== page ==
Literature Study GuidesEat Pray LoveBook 1 Chapters 31 33 Summary

Eat, Pray, Love | Study Guide

Elizabeth Gilbert

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Eat, Pray, Love | Book 1, Chapters 31–33 | Summary

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Summary

Book 1, Chapter 31

Gilbert travels all around Italy for six weeks. Giovanni dubs her "a spinning top" as she goes to Bologna, Florence, Venice, Sicily, Sardinia, Naples, and Calabria on short trips. She glories in her freedom and often wakes herself at night with her own laughter during her dreams.

Book 1, Chapter 32

Gilbert's Uncle Terry and Aunt Deb arrive in Florence on vacation, and Gilbert goes to visit them for a day and show them around. Then she goes on to the wealthy town of Lucca, in Tuscany, known for its smoked meats—which she admires greatly—and lush, fresh produce. She enjoys a fine meal in a restaurant across from the birthplace of famous opera composer Giacomo Puccini (1858–1924).

Gilbert also explores the city of Bologna on this trip and finds it incredibly beautiful. Traveling by train to her next destination, she is delighted to discover that she now knows enough Italian to actually flirt with a handsome young guy sharing her car.

Gilbert's friend Linda, from Seattle, is meeting her in Venice; she is excited to see her but also happy to not have to explore this "most romantic city on earth" alone. She and Linda met and became very good friends during Gilbert's magazine assignment to Bali and then traveled together to Costa Rica. She is an upbeat person, with "one of the world's most intact psyches."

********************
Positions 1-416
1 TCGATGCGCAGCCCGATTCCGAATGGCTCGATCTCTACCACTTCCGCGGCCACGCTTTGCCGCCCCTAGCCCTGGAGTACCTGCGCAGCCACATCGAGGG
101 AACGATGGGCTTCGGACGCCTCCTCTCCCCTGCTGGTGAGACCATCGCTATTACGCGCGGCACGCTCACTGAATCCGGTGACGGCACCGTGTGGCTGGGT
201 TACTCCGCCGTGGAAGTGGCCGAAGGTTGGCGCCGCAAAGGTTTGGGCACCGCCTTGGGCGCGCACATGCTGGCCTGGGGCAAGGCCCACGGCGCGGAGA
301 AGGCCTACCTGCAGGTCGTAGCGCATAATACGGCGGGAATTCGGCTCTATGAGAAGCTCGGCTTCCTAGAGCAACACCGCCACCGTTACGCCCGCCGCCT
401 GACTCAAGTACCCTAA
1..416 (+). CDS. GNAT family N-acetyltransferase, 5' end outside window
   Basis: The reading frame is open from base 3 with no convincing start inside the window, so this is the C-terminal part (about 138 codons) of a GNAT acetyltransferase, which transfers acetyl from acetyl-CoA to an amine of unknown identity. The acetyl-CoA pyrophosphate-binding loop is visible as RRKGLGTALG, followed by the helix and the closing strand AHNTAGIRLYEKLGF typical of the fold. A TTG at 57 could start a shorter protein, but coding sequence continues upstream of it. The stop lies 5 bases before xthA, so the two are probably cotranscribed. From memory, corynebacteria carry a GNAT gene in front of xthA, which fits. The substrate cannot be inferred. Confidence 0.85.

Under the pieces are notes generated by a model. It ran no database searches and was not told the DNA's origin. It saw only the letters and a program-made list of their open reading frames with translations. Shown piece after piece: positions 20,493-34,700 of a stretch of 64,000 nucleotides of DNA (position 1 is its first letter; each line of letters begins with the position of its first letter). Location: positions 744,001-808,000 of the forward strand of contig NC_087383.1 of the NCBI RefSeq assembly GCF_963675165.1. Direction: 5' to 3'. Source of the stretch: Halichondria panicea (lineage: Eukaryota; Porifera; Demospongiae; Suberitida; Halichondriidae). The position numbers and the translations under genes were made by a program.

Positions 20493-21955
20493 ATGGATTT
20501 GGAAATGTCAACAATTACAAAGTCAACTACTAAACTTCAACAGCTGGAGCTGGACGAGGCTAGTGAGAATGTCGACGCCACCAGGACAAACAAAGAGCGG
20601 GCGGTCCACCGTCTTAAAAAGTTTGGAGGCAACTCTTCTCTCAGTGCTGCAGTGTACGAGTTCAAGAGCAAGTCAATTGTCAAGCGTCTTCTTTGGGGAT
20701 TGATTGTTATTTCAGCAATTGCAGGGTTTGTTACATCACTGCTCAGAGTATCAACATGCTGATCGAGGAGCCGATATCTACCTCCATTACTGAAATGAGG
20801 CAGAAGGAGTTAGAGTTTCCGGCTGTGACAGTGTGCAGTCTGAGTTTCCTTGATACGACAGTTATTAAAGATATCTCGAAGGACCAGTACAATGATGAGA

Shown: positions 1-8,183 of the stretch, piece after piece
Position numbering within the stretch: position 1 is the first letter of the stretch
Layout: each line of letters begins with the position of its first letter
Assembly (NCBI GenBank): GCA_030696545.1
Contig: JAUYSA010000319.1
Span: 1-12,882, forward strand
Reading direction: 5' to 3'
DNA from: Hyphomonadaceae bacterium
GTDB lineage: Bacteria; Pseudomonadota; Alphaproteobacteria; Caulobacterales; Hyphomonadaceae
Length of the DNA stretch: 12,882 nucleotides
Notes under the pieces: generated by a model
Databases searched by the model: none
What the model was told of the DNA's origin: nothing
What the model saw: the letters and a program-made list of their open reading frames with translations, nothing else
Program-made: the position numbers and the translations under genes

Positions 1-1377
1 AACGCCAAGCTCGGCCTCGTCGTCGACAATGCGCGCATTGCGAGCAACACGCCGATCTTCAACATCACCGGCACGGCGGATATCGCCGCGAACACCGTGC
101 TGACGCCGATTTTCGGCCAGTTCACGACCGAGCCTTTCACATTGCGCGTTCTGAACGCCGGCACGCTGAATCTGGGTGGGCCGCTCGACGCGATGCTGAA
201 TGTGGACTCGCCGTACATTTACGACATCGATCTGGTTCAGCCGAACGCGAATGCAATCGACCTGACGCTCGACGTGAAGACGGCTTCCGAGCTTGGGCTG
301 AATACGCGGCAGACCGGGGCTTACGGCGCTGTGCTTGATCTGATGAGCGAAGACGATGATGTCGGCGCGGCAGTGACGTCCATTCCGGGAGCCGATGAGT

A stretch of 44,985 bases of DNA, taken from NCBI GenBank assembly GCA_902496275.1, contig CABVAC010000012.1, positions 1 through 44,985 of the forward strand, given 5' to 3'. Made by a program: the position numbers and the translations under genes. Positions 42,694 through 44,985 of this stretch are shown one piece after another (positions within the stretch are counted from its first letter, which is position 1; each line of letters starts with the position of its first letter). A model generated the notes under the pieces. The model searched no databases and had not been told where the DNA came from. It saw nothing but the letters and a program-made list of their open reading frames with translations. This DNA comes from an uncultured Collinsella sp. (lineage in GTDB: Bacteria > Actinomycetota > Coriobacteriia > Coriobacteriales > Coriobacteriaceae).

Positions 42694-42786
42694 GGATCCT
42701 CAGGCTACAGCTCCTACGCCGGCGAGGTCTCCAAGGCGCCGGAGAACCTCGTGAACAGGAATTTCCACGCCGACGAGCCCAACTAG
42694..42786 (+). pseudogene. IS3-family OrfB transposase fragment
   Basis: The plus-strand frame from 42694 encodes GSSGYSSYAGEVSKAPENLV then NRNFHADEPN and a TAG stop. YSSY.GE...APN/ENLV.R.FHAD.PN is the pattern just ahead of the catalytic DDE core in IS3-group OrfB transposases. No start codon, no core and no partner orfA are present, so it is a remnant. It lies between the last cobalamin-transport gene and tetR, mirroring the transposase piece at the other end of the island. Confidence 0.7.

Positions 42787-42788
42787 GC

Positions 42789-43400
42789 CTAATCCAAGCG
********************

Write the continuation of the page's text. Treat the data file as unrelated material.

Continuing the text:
It's a bit gloomy in Venice in November. The mood of the owner of a restaurant where the two friends dine more than once matches that of the city. Having been jilted by a lover who left her with three children, the restaurant owner feels doomed to live in this conservative "tomb" of a city. Gilbert is relieved that she herself does not become depressed. She credits Linda with keeping her mood buoyant.

Book 1, Chapter 33

Back in Rome it is hot and sunny, and Gilbert is glad to be back in this city she loves. She recalls a conversation she had with Giulio, in which he familiarizes her with the Italian notion that the essence of each city or person can be described in a single word. The word for Rome is sex. When he asks Gilbert what her word is, she does not know the answer—but she knows for sure it is not sex, which is why she can never feel as if Rome were truly "her city."

After this conversation, though, Gilbert goes and buys lots of sexy lingerie. She is not sure why she does this, especially since she will certainly not use it in India at the ashram.

Analysis

Giovanni's description of Gilbert as a "spinning top" is an apt one. Readers can sense in these chapters that her time in Rome is winding down. She feels free and easy as she travels. She has mastered Italian to the point where she can engage in flirtatious banter with a native. She no longer questions her right to do what she feels like doing.

Gilbert is also apparently peaceful about leaving Rome, having decided that, although she loves it, it is not a city where she wants to live. She is looking forward to India, and it's obvious that her journey of self-discovery is not over. The story about her conversation with Giulio and her inability to come up with a word that defines her essence is important: not only is it symbolic of her quest not yet being complete, it is another instance of a time when her emphasis on a single word is important for readers to file away for future reference.

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